Colour deficiencies include colour blindness, a condition of incomplete colour vision, of which the most common type is Daltonism, the inability to distinguish between red and green. Colour blindness may be genetically determined (innate) in which case there is a sex linkage, which explains why men have about 16 times more chance to be afflicted or acquired by traumatic or toxic damage to the optic sensory path. Colour blindness can result in accidents if people are unable to identify the conventional identification colours used on electric cables, control buttons on machines, gas cylinders and various types of transport - railways, automobiles, aircraft and shipping. Many countries have changed the colour codes for domestic electrical wiring (from red/black/green to say brown/blue/green-yellow stripe) to make them safe for colour blind people. There is no effective substitute for high-intensity red/green lights used for long-distance signalling, and there is no alternative but to exclude colour deficient people from key occupations requiring such discrimination. In addition, colour blind persons may have difficulties (but not necessarily so) in paint or colour mixing, geology, chemistry, microscopic work or in the operation of nuclear reactors.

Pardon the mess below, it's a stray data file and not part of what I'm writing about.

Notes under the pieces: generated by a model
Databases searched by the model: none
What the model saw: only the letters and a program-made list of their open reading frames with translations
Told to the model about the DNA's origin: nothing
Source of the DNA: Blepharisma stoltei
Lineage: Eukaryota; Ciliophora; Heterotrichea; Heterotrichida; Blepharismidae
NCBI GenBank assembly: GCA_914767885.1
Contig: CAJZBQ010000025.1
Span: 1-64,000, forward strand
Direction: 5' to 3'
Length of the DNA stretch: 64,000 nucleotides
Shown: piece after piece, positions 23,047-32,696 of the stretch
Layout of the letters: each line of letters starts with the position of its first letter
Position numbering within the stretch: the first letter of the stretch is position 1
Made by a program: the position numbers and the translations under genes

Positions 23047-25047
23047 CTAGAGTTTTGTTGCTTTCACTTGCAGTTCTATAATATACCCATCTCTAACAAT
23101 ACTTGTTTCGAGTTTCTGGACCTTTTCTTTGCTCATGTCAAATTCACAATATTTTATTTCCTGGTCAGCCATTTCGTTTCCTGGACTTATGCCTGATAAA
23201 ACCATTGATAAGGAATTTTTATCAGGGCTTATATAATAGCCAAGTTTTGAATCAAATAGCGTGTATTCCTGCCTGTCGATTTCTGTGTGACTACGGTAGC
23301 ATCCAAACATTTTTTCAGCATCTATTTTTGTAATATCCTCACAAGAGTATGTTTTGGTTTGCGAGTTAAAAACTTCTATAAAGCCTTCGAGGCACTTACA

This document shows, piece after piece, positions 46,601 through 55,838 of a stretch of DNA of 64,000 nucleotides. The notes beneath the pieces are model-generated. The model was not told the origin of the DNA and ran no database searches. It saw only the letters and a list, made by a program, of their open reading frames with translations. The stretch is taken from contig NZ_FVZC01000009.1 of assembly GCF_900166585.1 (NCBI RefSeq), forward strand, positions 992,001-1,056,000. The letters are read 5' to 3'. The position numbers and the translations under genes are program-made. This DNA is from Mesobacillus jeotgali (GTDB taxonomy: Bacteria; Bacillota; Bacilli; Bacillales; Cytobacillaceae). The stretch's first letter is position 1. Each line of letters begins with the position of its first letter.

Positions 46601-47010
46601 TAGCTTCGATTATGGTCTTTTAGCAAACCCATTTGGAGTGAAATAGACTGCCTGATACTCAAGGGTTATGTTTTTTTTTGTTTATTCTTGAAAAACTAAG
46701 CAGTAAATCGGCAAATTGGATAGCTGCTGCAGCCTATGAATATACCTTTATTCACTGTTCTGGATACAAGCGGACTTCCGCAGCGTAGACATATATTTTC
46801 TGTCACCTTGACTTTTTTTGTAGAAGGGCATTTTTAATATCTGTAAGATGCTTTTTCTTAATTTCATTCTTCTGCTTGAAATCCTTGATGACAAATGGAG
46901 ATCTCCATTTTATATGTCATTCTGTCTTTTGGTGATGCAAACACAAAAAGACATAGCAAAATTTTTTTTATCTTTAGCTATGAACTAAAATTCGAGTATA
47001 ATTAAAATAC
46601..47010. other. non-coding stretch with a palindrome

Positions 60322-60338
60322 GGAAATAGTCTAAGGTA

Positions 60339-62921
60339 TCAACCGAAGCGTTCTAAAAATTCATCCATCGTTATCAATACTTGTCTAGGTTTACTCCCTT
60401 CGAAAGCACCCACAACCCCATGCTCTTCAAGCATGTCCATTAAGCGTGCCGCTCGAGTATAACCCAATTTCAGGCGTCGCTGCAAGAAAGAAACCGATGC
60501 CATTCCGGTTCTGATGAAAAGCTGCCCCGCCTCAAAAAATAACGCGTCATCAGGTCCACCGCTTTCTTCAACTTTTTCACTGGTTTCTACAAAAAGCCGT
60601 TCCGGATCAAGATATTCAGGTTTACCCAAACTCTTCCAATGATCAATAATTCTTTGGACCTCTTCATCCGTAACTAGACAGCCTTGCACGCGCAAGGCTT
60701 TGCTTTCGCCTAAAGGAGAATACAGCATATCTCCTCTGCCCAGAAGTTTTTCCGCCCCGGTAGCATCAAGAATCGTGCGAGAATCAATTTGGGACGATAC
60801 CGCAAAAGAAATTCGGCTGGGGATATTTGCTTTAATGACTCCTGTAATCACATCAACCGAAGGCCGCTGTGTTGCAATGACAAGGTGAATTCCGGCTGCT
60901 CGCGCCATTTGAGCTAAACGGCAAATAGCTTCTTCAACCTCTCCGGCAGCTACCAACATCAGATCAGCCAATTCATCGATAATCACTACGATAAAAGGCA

8% of men and 0.5% of women suffer from dichromatism, in which vision is based two primary colours rather than the normal three. Only about 3% of men have difficulty distinguishing the bright reds and greens of traffic lights, and only one percent cannot see red lights at all after dark.